Talk about people who recession hardly affect. Aliko Dangote has just topped the chart of Forbes released 2018 list of Africa’s richest people for the seventh consecutive time and no one is even surprised. People have become so used to the news. Lol
Dangote is the founder of Dangote Cement, a cement factory that produces 44 million metric tons annually; he also owns stakes in publicly traded flour, salt and sugar manufacturing companies; and he has invested in a fertilizer production company and a large oil refinery. 2 years ago, Dangote had a net worth of about $12.2 billion (N4.3 trillion naira) and between that time and last year he has increased his net worth with extra $100 million.
Isabel dos Santos, the daughter of Angola’s former president, Jose Eduardo dos Santo tops the chart as the richest woman in Africa but at the ninth position in the list. Her net worth is estimated $2.7 billion this year with her wealth dropping from $3.2 billion as was recorded last year.
Second on the list is South African Nicky Oppenheimer, a diamond-mining heir, with a net worth of $7.7 billion, increasing his wealth up to $700 million from last year.
It looks like Africa’s billionaires have already shaken off from the effects of the recession and are getting wealthier capitalised on the recovering stock market and increased commodity prices. The billionaire count in Africa went up from 21, last year, to 23, and their combined worth is $75.4 billion this year, up from $70 billion last year.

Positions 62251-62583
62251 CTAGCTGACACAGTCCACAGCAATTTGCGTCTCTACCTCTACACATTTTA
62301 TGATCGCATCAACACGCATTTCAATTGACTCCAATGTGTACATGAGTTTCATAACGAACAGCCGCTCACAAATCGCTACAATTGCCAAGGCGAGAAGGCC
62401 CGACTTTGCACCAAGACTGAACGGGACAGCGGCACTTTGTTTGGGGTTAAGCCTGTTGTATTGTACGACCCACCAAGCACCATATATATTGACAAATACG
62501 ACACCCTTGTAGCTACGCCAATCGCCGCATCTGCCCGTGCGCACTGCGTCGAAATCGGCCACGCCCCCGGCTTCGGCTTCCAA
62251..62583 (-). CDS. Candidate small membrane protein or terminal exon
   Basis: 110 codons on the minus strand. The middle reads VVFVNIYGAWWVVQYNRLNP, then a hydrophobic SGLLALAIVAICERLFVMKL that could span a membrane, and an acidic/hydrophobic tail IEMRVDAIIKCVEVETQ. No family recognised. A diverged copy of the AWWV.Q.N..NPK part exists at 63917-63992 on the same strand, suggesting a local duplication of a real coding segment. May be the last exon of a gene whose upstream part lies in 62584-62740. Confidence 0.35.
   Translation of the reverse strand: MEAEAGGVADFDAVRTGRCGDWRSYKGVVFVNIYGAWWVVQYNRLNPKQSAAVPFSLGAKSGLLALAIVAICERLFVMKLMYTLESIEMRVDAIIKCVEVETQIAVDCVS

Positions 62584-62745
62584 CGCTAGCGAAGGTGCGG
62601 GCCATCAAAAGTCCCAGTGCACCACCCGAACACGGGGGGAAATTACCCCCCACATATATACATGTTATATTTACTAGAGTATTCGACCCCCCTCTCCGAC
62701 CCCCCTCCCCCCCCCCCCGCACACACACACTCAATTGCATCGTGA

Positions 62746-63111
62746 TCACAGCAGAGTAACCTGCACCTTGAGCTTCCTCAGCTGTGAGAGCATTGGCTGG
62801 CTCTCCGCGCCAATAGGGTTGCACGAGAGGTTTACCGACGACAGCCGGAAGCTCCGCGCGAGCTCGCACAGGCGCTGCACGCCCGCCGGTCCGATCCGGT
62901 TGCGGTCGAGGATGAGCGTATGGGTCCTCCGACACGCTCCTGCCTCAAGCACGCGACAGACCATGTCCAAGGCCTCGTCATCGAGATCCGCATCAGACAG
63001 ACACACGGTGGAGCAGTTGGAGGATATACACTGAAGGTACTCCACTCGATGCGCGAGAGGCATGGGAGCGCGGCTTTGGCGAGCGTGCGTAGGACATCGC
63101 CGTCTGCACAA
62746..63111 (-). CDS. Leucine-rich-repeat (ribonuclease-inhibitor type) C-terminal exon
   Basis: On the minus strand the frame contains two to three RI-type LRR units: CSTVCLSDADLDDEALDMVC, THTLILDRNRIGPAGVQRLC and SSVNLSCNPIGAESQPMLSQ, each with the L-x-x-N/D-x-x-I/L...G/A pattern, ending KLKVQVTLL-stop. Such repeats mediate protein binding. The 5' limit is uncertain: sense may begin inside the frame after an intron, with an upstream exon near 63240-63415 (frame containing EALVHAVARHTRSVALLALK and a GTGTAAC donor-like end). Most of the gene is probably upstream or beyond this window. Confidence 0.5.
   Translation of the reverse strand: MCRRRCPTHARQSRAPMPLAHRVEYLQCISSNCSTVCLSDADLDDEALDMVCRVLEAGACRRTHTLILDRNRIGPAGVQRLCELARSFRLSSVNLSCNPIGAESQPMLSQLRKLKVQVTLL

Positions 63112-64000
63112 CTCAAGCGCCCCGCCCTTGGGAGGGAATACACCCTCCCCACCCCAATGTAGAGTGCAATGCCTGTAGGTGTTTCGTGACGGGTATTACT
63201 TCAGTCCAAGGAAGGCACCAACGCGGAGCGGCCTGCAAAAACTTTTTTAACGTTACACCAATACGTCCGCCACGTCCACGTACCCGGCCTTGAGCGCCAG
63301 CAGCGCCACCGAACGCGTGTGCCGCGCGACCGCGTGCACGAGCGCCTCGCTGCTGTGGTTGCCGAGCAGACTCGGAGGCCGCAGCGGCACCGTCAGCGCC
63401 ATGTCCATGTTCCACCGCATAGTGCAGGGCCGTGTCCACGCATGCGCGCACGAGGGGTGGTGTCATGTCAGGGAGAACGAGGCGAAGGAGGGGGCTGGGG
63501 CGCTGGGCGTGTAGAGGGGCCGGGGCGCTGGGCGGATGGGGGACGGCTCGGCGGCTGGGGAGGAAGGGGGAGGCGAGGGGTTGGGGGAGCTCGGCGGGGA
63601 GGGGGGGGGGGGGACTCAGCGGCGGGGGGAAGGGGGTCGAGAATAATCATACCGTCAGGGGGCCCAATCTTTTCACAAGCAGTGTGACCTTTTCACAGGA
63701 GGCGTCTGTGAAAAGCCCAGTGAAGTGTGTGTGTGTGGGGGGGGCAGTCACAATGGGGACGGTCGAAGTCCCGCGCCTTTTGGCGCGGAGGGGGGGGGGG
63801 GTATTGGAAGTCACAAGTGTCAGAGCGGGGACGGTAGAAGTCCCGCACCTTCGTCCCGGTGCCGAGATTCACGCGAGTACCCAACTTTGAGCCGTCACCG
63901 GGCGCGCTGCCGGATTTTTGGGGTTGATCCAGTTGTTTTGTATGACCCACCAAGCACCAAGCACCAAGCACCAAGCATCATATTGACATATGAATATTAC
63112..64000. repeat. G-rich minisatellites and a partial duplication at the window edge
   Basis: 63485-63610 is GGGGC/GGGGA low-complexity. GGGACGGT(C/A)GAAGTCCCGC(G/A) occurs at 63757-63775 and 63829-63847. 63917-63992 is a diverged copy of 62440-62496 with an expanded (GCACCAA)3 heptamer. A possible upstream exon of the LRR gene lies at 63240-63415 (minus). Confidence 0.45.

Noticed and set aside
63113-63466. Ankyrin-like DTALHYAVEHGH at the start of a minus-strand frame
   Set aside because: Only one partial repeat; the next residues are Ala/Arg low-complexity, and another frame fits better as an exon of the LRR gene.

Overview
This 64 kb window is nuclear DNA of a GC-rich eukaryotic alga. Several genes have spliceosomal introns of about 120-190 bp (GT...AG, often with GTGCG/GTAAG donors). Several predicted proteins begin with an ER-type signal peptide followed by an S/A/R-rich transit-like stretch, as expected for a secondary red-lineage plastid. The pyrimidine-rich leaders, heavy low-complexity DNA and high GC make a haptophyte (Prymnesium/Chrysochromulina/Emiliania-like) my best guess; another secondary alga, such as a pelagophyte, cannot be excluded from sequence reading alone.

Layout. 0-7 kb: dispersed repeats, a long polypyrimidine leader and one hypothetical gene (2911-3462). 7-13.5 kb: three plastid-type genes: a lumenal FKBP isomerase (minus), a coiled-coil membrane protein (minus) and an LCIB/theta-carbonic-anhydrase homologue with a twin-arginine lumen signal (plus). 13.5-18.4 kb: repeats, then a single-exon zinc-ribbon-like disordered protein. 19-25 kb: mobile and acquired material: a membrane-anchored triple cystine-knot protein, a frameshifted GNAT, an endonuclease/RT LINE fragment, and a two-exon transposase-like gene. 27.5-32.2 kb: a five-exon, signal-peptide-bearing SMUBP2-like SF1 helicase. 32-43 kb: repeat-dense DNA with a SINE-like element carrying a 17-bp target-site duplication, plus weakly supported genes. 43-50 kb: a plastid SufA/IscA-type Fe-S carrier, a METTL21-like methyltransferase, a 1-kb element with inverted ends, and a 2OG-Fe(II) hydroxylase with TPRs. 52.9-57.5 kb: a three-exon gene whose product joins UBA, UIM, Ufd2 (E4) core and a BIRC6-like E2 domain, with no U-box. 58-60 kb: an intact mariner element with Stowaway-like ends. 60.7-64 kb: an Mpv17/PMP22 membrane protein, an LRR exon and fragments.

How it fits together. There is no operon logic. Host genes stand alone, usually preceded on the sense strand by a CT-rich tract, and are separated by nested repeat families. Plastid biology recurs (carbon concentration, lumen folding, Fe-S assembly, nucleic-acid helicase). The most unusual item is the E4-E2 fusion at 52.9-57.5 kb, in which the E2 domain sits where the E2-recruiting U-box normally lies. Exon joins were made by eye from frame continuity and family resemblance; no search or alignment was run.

Other people on the list include Mike Adenuga in fifth place with $5.3 billion, Folorunsho Alakija in 15th place with $1.6 billion. There were eight South Africans on the list of 23 people; making South Africa the country with the most number of billionaires in Africa. All members in the list hail from a total of 8 countries: 8 from South Africa, 6 from Egypt, 3 from Nigeria, 2 from Morocco and one member each from Algeria, Angola, Tanzania and Zimbabwe. Isabel dos Santos and Folorunsho Alakija are the only women in the list, same as last year — so, at least you can now understand when we say include women in the workforce to work and earn like men. The recent inclusion of women in the workforce is still too small.